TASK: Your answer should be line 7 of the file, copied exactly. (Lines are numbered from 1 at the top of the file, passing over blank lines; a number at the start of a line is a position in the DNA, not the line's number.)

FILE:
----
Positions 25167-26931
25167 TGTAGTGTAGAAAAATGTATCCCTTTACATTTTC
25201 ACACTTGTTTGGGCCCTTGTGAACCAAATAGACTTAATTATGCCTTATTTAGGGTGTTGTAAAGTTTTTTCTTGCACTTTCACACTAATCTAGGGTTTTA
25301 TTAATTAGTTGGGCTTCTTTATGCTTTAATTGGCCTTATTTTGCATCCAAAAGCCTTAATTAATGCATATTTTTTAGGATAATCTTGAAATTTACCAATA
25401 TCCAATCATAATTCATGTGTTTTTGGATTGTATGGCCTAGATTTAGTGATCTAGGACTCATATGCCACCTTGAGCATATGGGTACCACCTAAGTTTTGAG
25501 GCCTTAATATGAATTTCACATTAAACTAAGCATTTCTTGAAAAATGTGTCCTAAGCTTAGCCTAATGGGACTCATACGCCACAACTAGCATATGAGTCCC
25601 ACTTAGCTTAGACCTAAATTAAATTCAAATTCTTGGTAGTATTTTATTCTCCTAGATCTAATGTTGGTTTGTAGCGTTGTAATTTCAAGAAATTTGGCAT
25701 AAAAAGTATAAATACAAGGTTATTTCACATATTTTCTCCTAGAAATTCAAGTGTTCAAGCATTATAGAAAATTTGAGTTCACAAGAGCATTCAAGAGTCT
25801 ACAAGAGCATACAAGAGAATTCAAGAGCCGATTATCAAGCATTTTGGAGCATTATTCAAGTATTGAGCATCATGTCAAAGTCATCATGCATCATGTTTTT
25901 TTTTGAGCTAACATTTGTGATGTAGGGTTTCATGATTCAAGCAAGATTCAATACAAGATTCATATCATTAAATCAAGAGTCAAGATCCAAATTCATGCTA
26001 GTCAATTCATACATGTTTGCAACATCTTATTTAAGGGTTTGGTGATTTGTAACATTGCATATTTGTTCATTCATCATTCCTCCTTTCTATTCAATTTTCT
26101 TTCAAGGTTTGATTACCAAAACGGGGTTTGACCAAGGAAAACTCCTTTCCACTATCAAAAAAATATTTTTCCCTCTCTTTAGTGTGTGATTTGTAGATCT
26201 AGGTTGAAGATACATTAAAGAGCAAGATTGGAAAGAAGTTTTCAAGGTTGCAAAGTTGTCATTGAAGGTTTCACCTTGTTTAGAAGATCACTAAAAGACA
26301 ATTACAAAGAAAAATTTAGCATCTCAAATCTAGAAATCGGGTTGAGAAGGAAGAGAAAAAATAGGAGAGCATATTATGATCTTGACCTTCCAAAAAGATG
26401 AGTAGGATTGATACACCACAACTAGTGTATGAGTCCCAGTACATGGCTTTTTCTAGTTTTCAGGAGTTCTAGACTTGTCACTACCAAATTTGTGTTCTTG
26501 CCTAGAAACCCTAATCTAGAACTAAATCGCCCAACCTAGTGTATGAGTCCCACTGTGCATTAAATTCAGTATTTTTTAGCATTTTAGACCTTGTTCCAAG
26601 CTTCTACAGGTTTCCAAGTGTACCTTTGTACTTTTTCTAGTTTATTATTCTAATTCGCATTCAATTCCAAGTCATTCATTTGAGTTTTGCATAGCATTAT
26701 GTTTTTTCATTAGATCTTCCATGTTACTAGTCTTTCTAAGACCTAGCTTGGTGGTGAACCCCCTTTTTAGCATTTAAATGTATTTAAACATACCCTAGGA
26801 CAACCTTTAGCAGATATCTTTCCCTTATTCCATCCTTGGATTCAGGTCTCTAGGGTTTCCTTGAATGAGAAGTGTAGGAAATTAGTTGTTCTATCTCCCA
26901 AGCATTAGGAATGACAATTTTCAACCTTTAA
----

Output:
25601 ACTTAGCTTAGACCTAAATTAAATTCAAATTCTTGGTAGTATTTTATTCTCCTAGATCTAATGTTGGTTTGTAGCGTTGTAATTTCAAGAAATTTGGCAT